Somebody said the NCAA Tournament is starting this week. This would suggest the rest of the country is distinct from Utah.
Nothing like this had happened since 1989. That’s the last time none of the state’s Division I men’s basketball programs qualified for the tournament and no Utah venue served as a first-round host.
Making it even worse, the two-year absence of Utah schools in the field represents a collective 64-year low. This is the first time since 1953 and ’54 when all of the state’s Division I teams failed to make the NCAA field in consecutive seasons. In those days, 24 teams were invited and only Utah, BYU and Utah State were competing at that level. Having six teams play in five conferences creates more opportunities now — but that didn’t help the local cause sufficiently this season.
So as those 68 other teams prepare for their NCAA showcases, five observations about the state of college basketball in Utah and nearby locales:
How close did any Utah teams come?
Not close at all. Unlike last March, when Weber State lost in overtime in the Big Sky Conference championship game, nobody really was in the automatic-qualifying picture. BYU reached the West Coast Conference title game, but was done with 15 minutes to play against Gonzaga.
Judging by the committee’s treatment of USC, merely reaching the Pac-12 championship game wouldn’t have been good enough for Utah’s at-large case. That’s not consoling to the Utes, who blew an 11-point lead in the last 10 minutes of a quarterfinal loss to Oregon — which then lost to USC, which then lost to Arizona.
The Utes tied for third in the Pac-12 with UCLA, a No. 11 seed in the NCAAs, and Stanford. Utah’s biggest blemishes were nonconference losses to UNLV, Butler and BYU and a home loss to USC. The rest of the schedule couldn’t provide enough value to overcome those defeats.
The Pac-12 is devalued
Even with the perceived gift of Arizona State’s making the field, Selection Sunday was not rewarding to the Pac-12. The conference received only two at-large bids, and ASU and UCLA both were assigned to the First Four as No. 11 seeds in Dayton, Ohio.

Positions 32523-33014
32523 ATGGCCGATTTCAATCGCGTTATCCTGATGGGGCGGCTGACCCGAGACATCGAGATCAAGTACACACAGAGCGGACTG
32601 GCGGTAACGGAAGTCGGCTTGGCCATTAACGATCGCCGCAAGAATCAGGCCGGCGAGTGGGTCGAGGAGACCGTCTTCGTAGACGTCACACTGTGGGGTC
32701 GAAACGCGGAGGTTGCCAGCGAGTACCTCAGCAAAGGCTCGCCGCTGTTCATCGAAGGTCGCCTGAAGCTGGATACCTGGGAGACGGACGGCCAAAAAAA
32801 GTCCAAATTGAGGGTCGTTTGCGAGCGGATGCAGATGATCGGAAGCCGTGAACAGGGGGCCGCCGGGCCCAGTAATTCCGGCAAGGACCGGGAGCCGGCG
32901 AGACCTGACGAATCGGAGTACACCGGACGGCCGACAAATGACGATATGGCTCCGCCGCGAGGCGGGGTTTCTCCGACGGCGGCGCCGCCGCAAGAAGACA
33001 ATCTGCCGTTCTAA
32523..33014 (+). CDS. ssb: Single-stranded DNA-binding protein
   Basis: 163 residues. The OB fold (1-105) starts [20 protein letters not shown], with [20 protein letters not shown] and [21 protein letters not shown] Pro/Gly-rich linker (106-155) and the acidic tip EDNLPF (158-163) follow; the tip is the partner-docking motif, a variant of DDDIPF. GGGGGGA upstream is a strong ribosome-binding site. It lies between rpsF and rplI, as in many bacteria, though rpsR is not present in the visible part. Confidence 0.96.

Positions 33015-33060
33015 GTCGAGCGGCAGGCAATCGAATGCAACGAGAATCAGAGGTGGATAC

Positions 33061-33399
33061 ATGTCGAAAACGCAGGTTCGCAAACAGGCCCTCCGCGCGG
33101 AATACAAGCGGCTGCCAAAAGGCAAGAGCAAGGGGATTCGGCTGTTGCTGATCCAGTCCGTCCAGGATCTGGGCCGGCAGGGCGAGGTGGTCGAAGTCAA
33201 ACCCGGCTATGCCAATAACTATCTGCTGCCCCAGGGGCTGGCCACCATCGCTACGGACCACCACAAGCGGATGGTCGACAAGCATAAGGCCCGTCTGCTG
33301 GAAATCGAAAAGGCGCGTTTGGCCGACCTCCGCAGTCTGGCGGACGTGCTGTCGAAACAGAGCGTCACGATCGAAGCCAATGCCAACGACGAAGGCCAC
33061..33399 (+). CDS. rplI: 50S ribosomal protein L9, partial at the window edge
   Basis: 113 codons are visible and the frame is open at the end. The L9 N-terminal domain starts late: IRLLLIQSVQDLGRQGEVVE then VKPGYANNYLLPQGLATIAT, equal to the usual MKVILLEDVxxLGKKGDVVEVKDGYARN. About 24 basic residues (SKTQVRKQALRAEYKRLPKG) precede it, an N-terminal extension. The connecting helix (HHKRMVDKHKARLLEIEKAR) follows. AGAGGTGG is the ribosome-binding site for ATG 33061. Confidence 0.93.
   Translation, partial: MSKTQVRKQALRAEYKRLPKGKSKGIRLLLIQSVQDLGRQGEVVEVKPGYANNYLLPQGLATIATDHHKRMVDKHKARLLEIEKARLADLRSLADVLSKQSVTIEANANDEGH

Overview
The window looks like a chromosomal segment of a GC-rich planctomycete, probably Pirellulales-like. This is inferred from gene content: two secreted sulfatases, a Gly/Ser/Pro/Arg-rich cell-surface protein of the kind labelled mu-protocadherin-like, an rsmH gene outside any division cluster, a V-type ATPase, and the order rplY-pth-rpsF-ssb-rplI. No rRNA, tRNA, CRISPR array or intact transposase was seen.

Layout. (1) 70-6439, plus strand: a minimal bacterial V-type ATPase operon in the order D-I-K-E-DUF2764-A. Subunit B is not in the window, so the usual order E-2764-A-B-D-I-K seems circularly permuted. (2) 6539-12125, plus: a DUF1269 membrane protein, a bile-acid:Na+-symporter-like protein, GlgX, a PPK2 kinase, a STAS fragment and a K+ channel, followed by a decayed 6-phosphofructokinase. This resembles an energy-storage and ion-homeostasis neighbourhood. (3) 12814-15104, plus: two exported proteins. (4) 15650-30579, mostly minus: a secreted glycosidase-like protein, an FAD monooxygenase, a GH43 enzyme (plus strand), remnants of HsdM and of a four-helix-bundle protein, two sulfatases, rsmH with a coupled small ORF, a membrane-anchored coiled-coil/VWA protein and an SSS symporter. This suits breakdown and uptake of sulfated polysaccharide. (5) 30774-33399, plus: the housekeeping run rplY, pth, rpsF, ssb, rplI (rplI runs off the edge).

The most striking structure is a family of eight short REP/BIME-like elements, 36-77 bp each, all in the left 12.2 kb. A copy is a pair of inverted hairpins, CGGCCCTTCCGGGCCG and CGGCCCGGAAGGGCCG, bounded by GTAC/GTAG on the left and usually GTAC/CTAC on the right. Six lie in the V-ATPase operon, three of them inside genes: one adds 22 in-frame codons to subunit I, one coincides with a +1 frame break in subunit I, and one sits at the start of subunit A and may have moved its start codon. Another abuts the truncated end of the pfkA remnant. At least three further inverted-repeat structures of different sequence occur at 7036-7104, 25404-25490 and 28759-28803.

Arizona, the regular-season and tournament champion, is a No. 4 seed. Having only three teams picked is a big dropoff from two years ago, when seven schools were selected. Last March, the Pac-12 had three top-three seeds, plus a fourth contestant.
Subconsciously or not, the committee had to have been affected by the FBI investigation of Arizona and USC.
The WCC is valued even less
Mid-major advocates will decry ASU’s inclusion over Saint Mary’s, but that selection is completely defensible. The Sun Devils did exactly what the committee has asked, scheduling ambitiously and winning those games. The season really does start in November, it turns out. ASU’s 12-0 record featured wins over No. 1 seeds Kansas and Xavier, along with NCAA participants Kansas State and San Diego State.
Saint Mary’s did beat Gonzaga on the road in WCC play, but the Gaels lost to Washington State and Georgia in a neutral-site tournament. Notre Dame, not Saint Mary’s, was the first team out.
What happens locally in 2019?
Last April, amid roster turnover, I said Utah wouldn’t make the 2018 field. In November, I said no team from the state would be included. In January, I said so again. So what I’m saying is, this statewide phenomenon is not surprising.
Will anyone break through next season? Maybe. BYU logically is best positioned to do so, with every player scheduled to return. The asterisk is that Saint Mary’s didn’t make this year’s field — thanks partly to BYU’s upset in the WCC semifinals. So what would BYU have to do, aside from knocking off Gonzaga?
Utah’s recruiting is being upgraded, but the Utes might be another year away. Coach Larry Krystkowiak needs to do something significant in the NCAAs in the next two or three seasons to justify his $3 million salary.
Sophomore guards Jerrick Harding of Weber State and Koby McEwen and Sam Merrill of Utah State deserve an NCAA appearance in their careers — with a new coach, in the Aggies’ case, after the firing of Tim Duryea — but it won’t come easily. Utah Valley’s roster was geared to this season, and the Wolverines fell short. I shouldn’t dismiss Southern Utah, after the No. 10-seeded Thunderbirds were down by only six points in the last three minutes of the Big Sky semifinals.
Utahns in the 2018 field
Alumni of Utah high schools will give the state some connection to the tournament. Granger’s Makol Mawien (Kansas State), Davis’ Jesse Wade (Gonzaga) and Wasatch Academy products Jackson Rowe (Cal State Fullerton) and Emmanuel Akot (Arizona) will be worth watching during the opening weekend. Of those players, only Mawien and Rowe are rotation regulars, and their teams are unlikely to advance to the Sweet 16.